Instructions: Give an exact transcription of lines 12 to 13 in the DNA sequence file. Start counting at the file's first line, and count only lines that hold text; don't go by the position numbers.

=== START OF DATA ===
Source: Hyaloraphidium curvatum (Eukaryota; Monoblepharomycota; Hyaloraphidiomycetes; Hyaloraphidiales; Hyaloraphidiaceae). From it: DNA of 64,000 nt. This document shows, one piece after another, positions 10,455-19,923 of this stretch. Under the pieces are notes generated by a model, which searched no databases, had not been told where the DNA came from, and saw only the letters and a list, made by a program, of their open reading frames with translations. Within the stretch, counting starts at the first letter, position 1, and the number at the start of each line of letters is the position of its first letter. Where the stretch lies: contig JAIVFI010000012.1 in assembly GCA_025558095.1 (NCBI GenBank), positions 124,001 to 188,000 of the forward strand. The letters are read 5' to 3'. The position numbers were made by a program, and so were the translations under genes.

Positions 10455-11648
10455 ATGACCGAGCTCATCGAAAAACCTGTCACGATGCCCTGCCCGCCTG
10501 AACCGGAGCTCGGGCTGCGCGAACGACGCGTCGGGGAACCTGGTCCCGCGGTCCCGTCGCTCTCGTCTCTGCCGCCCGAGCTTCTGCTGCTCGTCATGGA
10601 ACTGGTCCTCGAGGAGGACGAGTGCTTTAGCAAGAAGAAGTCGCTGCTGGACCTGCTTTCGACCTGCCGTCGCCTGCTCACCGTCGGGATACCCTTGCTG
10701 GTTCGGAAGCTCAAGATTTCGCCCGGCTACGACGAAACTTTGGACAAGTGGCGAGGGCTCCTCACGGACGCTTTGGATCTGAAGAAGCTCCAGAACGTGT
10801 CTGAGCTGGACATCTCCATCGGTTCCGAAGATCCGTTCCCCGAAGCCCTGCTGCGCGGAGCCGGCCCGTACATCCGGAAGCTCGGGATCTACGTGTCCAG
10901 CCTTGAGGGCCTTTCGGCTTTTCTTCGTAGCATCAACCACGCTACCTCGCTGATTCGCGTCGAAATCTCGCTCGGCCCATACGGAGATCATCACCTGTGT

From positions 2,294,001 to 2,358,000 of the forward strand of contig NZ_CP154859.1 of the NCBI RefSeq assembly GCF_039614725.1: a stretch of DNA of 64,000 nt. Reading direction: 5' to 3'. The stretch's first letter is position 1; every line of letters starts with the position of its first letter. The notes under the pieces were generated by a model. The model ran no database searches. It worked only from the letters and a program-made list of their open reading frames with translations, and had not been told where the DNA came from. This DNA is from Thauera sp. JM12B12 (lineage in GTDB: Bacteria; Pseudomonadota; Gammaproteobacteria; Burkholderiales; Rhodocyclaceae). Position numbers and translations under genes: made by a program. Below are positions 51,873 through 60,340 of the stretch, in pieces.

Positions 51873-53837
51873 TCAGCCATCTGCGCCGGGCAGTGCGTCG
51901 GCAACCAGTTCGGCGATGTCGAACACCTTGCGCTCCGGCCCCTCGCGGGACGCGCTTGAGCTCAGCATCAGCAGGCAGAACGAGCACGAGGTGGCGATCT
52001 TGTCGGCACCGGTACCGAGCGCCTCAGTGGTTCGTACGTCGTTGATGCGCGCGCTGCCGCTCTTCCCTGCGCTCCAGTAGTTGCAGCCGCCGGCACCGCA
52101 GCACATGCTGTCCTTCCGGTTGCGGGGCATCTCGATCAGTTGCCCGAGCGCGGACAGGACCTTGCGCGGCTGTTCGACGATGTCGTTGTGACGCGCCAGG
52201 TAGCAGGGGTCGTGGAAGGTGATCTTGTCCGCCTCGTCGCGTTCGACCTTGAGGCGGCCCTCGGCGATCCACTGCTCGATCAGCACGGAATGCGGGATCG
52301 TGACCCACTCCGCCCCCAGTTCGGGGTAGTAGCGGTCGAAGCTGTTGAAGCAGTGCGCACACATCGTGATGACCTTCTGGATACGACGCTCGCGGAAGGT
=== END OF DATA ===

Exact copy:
51901 GCAACCAGTTCGGCGATGTCGAACACCTTGCGCTCCGGCCCCTCGCGGGACGCGCTTGAGCTCAGCATCAGCAGGCAGAACGAGCACGAGGTGGCGATCT
52001 TGTCGGCACCGGTACCGAGCGCCTCAGTGGTTCGTACGTCGTTGATGCGCGCGCTGCCGCTCTTCCCTGCGCTCCAGTAGTTGCAGCCGCCGGCACCGCA